position where his duty and interest may conflict.
■ The test is whether there a reasonable man would think there is a real sensible
possibility of conflict, not whether there is a conceivable possibility of conflict.
■ Information gained in the course of acting as a trustee may be used for the trustees
benefit save where such use would be a breach of confidence or would put him in a
position where his duty and interest would conflict.
■ In this case the appellants bought shares, which the trustees had no interest in
buying, for themselves entirely at their own risk and did so with the knowledge and
approval of the trustees.
■ Where there has been impropriety on the part of a person in a fiduciary relationship,
equity may hold that person to account for his profits.
■ As long as the trustees were opposed to buying shares, there was no possibility of the
applicants' experiencing a conflict of interest.
■ Information gained while acting in a fiduciary capacity may be used for any purpose
which is not within the scope of the fiduciary duties, without the user being held to
account for the profits made - the question is A) whether the information could be
used in relation to the trust concerned and if so, B) whether the use made was to the
prejudice of the trust.
■ In this case the information was of no use to the trust and its use did not give rise to
any conflict of interest.
Regal Hastings v Gulliver (HL)
The respondents were former directors of Regal who had used their positions to acquire
shares in a subsidiary and sell them at once for a considerable profit.
The applicants sought to recover the profits thus acquired.
Held that, the rule of equity which requires those who make a personal profit through the
use of a fiduciary position, does not depend on fraud or mala fides, but only on the fact
of a profit being made.
The directors of company stand in a fiduciary relationship to that company. Industrial Development Consultants v Cooley (Birmingham Assize)
The defendant, the managing director of a company which provided construction
consultancy services, learnt during the course of negotiations with a gas board on its
behalf, that although the board would enter to an agreement with the company but that it
would consider awarding the contract to him personally.
He then secured a release from the company by falsely claiming ill health and then
entered into a contract with the board on his own behalf.
Held that, liability will still be imposed where the company itself was not in a position to
take on a contract secured by a director where he takes advantage of his fiduciary
position to achieve this.
Thus the defendant was a constructive trustee of the benefit of the contract and liable to
account for the profits derived from it.
If it were otherwise, the defendant will have made a large profit as a result of having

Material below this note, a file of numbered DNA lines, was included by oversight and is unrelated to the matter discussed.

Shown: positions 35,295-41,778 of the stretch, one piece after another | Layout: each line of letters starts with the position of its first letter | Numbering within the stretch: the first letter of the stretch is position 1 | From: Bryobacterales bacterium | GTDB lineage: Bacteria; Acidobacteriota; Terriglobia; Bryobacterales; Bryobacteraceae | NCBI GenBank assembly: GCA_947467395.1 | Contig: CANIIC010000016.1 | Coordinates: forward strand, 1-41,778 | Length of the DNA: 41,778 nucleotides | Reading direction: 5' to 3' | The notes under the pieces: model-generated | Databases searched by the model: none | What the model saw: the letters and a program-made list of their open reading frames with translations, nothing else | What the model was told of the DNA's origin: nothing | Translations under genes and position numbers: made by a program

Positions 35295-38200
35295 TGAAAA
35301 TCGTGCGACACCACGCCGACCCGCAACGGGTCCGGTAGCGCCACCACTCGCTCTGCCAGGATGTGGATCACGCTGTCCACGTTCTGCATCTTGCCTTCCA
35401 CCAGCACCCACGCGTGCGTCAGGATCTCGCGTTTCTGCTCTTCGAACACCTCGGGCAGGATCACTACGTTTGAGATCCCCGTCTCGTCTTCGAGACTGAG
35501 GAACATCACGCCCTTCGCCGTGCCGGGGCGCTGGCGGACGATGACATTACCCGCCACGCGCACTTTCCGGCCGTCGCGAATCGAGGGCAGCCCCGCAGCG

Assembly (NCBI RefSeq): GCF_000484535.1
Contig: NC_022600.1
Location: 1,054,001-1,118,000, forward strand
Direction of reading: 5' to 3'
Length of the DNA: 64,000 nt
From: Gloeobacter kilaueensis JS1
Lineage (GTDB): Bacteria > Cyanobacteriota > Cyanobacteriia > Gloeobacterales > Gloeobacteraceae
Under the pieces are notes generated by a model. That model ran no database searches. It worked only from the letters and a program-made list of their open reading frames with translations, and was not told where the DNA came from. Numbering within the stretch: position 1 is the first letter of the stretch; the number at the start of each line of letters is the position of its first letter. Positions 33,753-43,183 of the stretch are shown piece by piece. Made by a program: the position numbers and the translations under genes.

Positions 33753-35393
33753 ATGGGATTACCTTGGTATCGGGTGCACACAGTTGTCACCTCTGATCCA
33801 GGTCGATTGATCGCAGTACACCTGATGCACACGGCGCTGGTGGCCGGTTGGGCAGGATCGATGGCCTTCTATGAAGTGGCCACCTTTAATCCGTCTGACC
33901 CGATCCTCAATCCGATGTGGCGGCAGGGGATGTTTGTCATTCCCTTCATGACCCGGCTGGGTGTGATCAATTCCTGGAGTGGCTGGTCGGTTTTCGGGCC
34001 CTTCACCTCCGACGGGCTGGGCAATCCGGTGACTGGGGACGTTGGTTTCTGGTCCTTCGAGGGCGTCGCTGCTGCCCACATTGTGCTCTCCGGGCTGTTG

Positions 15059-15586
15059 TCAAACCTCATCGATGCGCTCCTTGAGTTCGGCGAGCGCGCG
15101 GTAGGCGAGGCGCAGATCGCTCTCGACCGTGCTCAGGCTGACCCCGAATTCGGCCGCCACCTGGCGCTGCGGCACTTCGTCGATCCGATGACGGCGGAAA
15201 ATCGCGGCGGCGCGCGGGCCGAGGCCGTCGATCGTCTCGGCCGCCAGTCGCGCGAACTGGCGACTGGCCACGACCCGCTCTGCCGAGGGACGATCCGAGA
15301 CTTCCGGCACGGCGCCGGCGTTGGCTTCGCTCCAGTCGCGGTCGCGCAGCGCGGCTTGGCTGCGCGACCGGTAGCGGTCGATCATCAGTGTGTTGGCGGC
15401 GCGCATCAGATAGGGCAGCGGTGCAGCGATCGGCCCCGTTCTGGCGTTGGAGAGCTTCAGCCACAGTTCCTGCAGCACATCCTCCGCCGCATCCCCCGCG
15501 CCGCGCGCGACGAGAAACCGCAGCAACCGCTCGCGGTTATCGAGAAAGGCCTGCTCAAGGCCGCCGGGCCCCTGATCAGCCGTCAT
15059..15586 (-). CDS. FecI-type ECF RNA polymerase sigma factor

deliberately put himself in a position where his duty to the plaintiffs and his personal
interests conflicted. CMS Dolphin v Simonet (Ch)
The first named defendant who had been the director of an advertising agency resigned
and set up a new business, recruiting all the agency's staff which resulted in its principal
clients also switching their new business to his venture.
Held that, where a director who exploits after his resignation a maturing business
opportunity, that opportunity is to be treated as if it were the property of the company in
relation to which the director had fiduciary duties.
However, a director is not precluded from using his general fund of skill and knowledge
and his personal connections.
Where there is no fiduciary relationship Strangers
Mara v Browne
Where somebody, not being a trustee and without authority from a trustee takes upon
himself to intermeddle in a trust he will become a trustee of his own wrong (i.e. the
voluntary assumption of trust duties followed by actions which amount to an abuse of
trust will result in the stranger becoming a constructive trustee.)
Royal Brunei Airlines v Tan Kok Ming (PC)
The defendant was the managing director and principal shareholder of a company which
the plaintiffs appointed as their agent in a transaction for the sale of passenger and cargo
With the defendant's knowledge and assistance, the money was paid into the company's
current account and used its own business purposes, resulting in its failing to pay the
money to the airline before the due date.
The company became insolvent and the plaintiffs sued the defendant.
Held, that where a third party dishonestly assisted a trustee to commit a breach of trust
or procured him to do so, the third party would be liable to the beneficiary for the loss
occasioned by the breach of trust, regardless of whether the third party had received any
trust property and irrespective of whether the trustee had been dishonest or fraudulent.
This is an objective standard - a third party will have been held to have acted
dishonestly if he has not acted as an honest person would in the circumstances.